Russian premier on secret alien files
Sun, 09 Dec 2012 12:26p.m.
Men in Black agents K and J may be about to recruit a new Russian assistant: Prime Minister Dmitry Medvedev.
Medvedev has spoken about top secret files on aliens that may have landed in Russia.
In footage recorded Friday after a television interview, the former president joked that each Russian leader gets two folders with information about extraterrestrials that visited our planet - and stayed here.
Unseen on camera footage, he is heard telling a Ren TV journalist he could not tell "how many of them are among us, because it may cause panic”. He said more details could be found in Barry Sonnenfeld's Men in Black films.
During his 2008-2012 presidency, Medvedev showed a sense of humour slightly more subtle than Putin's sometimes brutal jokes.
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9/12/2012 9:47:38 p.m.
i like putin i like the new sovietunion they dont take craap from the us and putin stands up to this so called global new world order .
9/12/2012 6:06:44 p.m.
Mr Medvedev let his guard down after an interview with five Russian television stations when he failed to realise the cameras were still rolling.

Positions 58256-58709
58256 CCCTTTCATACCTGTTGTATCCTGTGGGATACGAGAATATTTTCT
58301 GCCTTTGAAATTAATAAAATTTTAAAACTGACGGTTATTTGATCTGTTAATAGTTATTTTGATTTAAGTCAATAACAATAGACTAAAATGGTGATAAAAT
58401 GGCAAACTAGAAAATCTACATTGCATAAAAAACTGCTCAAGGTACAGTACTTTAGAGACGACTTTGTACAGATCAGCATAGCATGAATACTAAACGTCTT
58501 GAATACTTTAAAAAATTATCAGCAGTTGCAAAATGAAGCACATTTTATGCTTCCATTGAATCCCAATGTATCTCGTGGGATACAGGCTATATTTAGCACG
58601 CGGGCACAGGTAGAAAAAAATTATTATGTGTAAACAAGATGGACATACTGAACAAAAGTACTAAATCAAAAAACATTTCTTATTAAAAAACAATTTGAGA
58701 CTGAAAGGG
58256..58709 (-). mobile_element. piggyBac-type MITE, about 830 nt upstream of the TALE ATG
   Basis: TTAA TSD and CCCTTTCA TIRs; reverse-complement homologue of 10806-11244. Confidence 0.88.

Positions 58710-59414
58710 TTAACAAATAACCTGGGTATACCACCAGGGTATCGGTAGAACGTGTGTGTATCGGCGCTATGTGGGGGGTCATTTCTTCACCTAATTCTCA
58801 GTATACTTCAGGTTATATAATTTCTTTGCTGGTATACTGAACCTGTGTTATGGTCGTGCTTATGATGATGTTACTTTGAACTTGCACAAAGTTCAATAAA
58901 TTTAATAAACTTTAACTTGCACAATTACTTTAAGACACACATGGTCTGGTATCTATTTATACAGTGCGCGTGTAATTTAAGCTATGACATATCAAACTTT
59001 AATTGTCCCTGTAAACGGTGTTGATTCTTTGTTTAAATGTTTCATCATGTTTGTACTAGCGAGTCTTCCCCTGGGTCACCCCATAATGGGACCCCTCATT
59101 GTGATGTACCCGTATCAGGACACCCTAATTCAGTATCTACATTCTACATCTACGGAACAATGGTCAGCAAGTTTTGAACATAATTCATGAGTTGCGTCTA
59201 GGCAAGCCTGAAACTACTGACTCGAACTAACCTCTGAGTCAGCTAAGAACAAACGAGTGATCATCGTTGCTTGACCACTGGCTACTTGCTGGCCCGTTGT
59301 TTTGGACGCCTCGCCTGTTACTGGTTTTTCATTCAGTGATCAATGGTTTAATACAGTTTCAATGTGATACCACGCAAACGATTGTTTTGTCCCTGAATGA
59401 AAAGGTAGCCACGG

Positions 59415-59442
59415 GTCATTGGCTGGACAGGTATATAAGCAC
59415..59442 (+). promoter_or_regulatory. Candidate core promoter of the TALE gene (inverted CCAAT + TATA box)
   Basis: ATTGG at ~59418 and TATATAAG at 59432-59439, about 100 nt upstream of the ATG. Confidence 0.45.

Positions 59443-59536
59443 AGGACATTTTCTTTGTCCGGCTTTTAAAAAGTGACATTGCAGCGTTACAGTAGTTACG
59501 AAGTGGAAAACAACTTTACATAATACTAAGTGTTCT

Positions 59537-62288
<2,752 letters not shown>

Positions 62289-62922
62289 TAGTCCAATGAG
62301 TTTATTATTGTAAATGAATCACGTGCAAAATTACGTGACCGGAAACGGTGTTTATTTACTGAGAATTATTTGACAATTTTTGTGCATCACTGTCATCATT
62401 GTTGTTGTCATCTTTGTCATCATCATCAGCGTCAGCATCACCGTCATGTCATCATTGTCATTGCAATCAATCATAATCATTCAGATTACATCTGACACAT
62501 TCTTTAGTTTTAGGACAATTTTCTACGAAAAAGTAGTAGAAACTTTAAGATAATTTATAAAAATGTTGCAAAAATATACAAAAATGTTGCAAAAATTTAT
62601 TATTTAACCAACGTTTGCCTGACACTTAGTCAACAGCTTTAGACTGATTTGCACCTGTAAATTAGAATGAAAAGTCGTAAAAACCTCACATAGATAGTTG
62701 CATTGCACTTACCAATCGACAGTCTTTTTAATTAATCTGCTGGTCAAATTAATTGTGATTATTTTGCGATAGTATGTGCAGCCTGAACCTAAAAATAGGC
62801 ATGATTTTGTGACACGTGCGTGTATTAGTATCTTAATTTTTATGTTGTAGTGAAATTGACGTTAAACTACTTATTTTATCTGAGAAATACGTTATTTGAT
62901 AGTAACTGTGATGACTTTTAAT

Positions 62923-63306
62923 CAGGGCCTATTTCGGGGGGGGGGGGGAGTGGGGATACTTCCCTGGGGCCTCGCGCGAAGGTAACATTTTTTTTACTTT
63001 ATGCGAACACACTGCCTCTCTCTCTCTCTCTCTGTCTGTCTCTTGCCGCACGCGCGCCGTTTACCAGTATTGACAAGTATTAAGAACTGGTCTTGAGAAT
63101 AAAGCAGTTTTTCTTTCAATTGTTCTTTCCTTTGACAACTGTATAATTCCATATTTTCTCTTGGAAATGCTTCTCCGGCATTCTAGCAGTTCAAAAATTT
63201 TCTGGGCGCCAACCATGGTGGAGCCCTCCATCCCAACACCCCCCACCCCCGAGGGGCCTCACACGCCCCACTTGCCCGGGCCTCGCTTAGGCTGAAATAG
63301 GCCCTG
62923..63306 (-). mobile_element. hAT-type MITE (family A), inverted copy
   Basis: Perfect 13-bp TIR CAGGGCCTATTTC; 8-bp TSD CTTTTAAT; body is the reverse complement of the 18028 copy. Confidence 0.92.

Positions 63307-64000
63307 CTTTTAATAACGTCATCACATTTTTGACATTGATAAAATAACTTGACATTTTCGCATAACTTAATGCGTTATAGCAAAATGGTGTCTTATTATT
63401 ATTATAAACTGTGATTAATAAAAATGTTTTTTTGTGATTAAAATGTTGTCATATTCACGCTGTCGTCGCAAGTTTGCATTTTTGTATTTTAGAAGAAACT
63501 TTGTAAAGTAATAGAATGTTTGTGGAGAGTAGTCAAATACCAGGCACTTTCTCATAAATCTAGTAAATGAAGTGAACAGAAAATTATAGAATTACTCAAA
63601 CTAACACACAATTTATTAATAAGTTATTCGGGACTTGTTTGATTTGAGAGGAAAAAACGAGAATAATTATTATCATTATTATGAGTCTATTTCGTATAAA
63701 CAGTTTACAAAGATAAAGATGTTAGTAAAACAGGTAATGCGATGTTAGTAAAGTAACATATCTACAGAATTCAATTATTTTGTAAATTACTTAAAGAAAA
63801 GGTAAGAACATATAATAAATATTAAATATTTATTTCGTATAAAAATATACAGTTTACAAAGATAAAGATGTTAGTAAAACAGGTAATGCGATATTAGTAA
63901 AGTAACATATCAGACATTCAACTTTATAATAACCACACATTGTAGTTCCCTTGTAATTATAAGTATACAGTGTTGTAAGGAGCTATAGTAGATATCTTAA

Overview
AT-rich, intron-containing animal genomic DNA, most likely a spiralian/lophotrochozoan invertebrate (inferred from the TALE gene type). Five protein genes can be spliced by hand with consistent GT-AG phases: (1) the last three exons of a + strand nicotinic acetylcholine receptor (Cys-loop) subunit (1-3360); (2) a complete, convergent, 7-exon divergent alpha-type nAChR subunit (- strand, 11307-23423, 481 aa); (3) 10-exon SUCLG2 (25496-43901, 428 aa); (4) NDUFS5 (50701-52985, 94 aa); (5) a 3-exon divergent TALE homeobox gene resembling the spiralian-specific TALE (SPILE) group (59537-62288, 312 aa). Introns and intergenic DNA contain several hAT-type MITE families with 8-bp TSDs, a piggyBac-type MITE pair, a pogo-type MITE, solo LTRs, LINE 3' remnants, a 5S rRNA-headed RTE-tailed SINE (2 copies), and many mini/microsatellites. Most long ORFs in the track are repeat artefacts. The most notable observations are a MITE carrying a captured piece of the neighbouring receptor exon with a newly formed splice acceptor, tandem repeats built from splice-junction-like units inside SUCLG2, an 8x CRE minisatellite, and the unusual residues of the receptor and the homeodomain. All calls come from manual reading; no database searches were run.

"I believe in Father Frost. But not too deeply. But anyway, you know, I'm not one of those people who are able to tell the kids that Father Frost does not exist," he said in a jovial reply to a question about Russia's equivalent of Santa Claus.
He went on to make an unflattering allusion to Putin's frequent lateness for meetings.
"Colleagues, somebody should be extremely punctual, while somebody else is exhausting all the limits for being late," he said, smiling wryly on a day when his mentor was more than an hour late for an event in southern Russia.
The comments touched off satire on the internet which is unlikely to help Mr Medvedev, whose star has waned since Mr Putin took over from him as president in May after a four-year interval.
In the interview itself, Mr Medvedev underlined his allegiance to Mr Putin and appeared determined to show he is in step with his ally to dismiss rumours he is about to be fired.
Mr Medvedev defended Kremlin-backed laws which critics say will be used to stifle dissent and which appear out of sync with the prime minister's relatively liberal image.
But in the off-air comments, he was less guarded.
When one of the five journalists who interviewed him complained about federal investigators arriving to search the home of a witness in an inquiry early in the morning, Mr Medvedev told the journalist not to worry before stepping out of shot.
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